Let's Walk the Walk for Breast Cancer, Dunedin!

Join us in Dunedin for a night of New Zealand’s finest fashion from top designers!

Be hosted by Shane Cortese, enjoy food and beverages served throughout the night, live and silent auctions and hear the latest research developments from our Beast Cancer Cure researcher.

One Night. One Show. Top Designers. All to support research into a cure.

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A New Moo-Vement For Breast Cancer Cure and Dairy Women's Network

Just in time for the 20th anniversary of World Milk Day this June, Breast Cancer Cure (BCC) is once again partnering with Dairy Women’s Network for its new campaign ‘Milk for a Cure’. The new initiative emphasises how a pint sized donation can have a huge impact on the lives of others.

While this year’s World Milk Day might be virtual, we are still raising a glass to all those who love and work the land to bring us the best delicious and nutritious milk.

One woman every three hours is told they have breast cancer and women in the farming community are often in more unique situations that can make accessing treatment and support networks harder.

That’s why the BCC and Dairy Women’s Network are calling on rural communities to rally together in support of their fellow female farmers.

The ‘Milk for a Cure’ initiative encourages members to donate a minimum of 1kg of milk solids per month to Breast Cancer Cure, equating at roughly $5 per kg.

Phillipa Green, CEO of BCC, says this small donation may be a drop in the milk vat for farmers, but when pooled together, can help fund the crucial advancement of breast cancer research. “BCC understands that farmers are constantly busy, so the donation is automatically deducted from their milk cheques and goes directly towards scientific research. A simple step that shows significant support.”

Jules Benton, CEO of The Dairy Women’s Network says, “We have 10,000 active members from around the country and each one of them has a passion for rural life and women’s health. We are so happy to be supporting and contributing to such an important cause that helps all women of New Zealand.”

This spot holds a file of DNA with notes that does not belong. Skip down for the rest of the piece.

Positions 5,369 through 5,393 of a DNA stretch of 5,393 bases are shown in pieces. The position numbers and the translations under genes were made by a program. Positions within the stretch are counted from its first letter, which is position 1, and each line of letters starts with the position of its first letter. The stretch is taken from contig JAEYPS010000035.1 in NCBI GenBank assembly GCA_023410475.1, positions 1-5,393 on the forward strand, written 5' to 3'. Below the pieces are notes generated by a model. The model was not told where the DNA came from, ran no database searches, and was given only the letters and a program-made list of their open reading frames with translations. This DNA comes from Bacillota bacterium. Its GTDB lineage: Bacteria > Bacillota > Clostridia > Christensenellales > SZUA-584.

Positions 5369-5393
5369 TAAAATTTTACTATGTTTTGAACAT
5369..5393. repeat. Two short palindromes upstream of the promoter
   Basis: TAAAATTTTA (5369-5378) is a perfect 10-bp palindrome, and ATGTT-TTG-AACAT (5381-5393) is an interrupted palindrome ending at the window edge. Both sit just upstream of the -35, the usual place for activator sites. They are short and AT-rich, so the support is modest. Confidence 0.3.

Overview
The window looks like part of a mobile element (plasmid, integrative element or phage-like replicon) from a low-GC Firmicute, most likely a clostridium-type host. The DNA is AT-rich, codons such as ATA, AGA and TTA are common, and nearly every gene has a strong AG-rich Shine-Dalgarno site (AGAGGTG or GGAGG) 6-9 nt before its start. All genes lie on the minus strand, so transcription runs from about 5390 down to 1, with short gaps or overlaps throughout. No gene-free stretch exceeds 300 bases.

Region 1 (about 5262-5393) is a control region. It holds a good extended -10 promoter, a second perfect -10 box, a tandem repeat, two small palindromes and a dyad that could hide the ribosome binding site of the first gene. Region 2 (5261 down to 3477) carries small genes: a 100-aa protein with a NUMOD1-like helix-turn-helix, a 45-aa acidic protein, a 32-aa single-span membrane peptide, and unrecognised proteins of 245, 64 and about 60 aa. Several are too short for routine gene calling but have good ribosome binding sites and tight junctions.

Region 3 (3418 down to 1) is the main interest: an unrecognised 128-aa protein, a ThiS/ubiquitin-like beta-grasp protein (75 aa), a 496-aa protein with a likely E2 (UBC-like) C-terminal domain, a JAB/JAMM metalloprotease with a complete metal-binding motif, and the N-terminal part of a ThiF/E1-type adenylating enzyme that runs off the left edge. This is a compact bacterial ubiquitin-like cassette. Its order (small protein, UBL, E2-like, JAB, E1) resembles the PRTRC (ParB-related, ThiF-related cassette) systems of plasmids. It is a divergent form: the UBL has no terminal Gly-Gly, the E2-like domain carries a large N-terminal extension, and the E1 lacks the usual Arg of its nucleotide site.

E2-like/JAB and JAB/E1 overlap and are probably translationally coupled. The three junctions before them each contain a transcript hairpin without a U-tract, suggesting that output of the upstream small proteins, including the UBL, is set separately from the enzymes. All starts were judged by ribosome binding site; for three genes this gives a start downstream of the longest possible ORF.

Green comments, “The impact of an initiative such as ‘Milk for a Cure’ is not only felt now, but will continue to be felt for generations to come and shows the power of a collective force.”

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Challenges of COVID-19

We are all facing significant challenges as we head into week 4 of the COVID-19 lockdown.

At Breast Cancer Cure we care deeply about the health of New Zealanders. We have postponed until the foreseeable future our Fashion for a Cure fundraising events. With more than 90% of our income dependent on events, this leaves Breast Cancer Cure and the life-saving medical research that we exist to fund, as well as lives saved, in a very vulnerable position.

As a result, we have launched a CURE CRISIS APPEAL to ensure we continue to support our scientists and their essential breast cancer research projects.

COVID-19 is an immediate and very real crisis - one we need to collectively fight. While we do that, we continue to lose close to TWO New Zealand women EVERY DAY to breast cancer.

We must fight both. More than ever, we need to ensure our researchers can continue their work.


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New Discovery Seeks to Improve Survival for Breast Cancer Patients at Risk of Recurrence

A team of New Zealand scientists from the University of Auckland, led by Dr Annette Lasham, have identified a novel combination of plasma biomarkers, that could have a pivotal impact on treatment decisions after a diagnosis of breast cancer – all via a simple blood test. 

Fay Sowerby, Chair of Breast Cancer Cure, says that responding to an accurate assessment of recurrence risk in patients with breast cancer is critical to reducing worrying mortality rates.